I love finding new sources of information that shine a light on how organizations can achieve better business results through better people practices. This month I found a new source – although the principals are old friends – that is going to make important contributions in the use of HR technology in the improvement of business outcomes. If you haven’t heard of Key Interval Research, you most certainly have heard of John Sumser and William Tincup, the founders and principal analysts. And if you haven’t seen the first of their monthly research reports, let me introduce you to “The Ideal Vendor Relationship.”
The report is based on a survey of 1106 HR and Recruiting professionals conducted in December 2014 and January 2015. The survey respondents were from a broad cross section of titles in HR functions from organizations of all sizes. The survey itself had 85 subject matter questions and 35 demographic questions and the answers were collected online through several methods.
The incidence of “ah ha!” moments are so numerous in this report that sets out to explore, understand and illuminate how HR practitioners and their administrative players work successfully together with HR technology vendors and their administrative players to achieve organizational goals. These are crucial insights because, as William and John believe, “today’s work world requires that HR Departments accomplish their work through outside people and tools.” As we all know, more and more of those people are vendors and those tools are software.
The report is full of surprising findings:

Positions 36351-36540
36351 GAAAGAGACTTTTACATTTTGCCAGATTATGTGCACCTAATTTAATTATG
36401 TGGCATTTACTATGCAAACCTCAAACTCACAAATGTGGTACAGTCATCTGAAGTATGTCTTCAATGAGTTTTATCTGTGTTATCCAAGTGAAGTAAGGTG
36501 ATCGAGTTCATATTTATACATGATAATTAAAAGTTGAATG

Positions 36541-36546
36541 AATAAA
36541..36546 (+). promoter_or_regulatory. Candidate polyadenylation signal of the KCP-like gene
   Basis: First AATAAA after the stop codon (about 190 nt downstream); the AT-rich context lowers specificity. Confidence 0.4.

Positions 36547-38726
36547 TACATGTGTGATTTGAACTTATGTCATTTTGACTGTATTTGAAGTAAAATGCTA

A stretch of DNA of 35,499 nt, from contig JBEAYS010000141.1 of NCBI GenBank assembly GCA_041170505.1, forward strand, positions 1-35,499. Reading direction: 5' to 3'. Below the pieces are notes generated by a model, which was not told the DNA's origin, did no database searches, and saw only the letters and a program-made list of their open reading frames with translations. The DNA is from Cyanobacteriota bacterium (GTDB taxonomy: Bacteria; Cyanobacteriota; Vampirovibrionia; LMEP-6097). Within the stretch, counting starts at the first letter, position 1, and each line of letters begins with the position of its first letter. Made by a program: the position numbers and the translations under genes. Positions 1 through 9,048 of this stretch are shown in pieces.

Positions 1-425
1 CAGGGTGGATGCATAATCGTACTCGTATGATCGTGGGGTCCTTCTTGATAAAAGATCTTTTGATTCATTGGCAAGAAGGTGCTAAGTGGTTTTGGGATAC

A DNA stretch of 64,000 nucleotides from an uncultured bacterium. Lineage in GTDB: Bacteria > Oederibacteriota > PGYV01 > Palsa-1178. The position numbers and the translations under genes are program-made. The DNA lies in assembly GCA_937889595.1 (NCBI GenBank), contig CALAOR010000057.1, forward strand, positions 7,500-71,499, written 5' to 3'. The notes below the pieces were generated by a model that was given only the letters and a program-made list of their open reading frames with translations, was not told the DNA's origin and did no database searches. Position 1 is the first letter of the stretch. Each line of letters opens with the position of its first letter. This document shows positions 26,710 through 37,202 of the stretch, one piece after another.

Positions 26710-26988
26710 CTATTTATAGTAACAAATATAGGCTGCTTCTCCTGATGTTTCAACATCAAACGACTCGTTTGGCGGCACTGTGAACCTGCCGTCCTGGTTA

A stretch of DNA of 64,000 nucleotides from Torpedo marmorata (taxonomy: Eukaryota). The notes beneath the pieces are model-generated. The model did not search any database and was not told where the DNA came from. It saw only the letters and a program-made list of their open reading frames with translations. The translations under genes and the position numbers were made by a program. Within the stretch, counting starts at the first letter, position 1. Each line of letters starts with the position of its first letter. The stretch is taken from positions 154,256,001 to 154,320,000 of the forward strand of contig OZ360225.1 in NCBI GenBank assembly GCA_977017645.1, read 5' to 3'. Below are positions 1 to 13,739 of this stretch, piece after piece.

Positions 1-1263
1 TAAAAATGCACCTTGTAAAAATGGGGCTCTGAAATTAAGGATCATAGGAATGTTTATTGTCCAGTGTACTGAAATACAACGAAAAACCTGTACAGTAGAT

- The software lifecycle drives relationships
- Only a small fraction of HR practitioners are dissatisfied with their HRTech tools
- A majority of respondent companies have terminated an HRTech vendor for cause, but
- Nearly 80% of respondents like their HR Software
- The HRTech vendor-practitioner relationships are surprisingly healthy
- The most important factor in the long term relationship with a vendor is the time required to get an answer
And there are more. Many more surprising findings. I won’t give away most of the good stuff, these guys are in business and want you to buy this report, but the myth busting section was particularly interesting. One of the myths they bust is that what matters most to the customer is schedule and budget. That’s right. A myth. User Satisfaction is significantly more important. This would be important for every vendor to understand and for every customer to own. Here’s the graph explaining…
The report covers the software lifecycle, discoveries – including the busting of long held beliefs, easily digested findings, notable vendors and a pocket guide. Also included in the report are 4 cases from HR practitioners managing HR software vendor relationships and working on important business issues. The takeaways are critical. (Note: not all of the outcomes are positive.)
These are smart guys asking smart questions that maybe no one else is asking. And the answers aren’t what I expected. They aren’t even the answers they expected. And that’s what makes this report so refreshing and so useful: answers to questions that aren’t being asked and insightful analysis into the surprising answers. Worth the price of admission. Check it out here.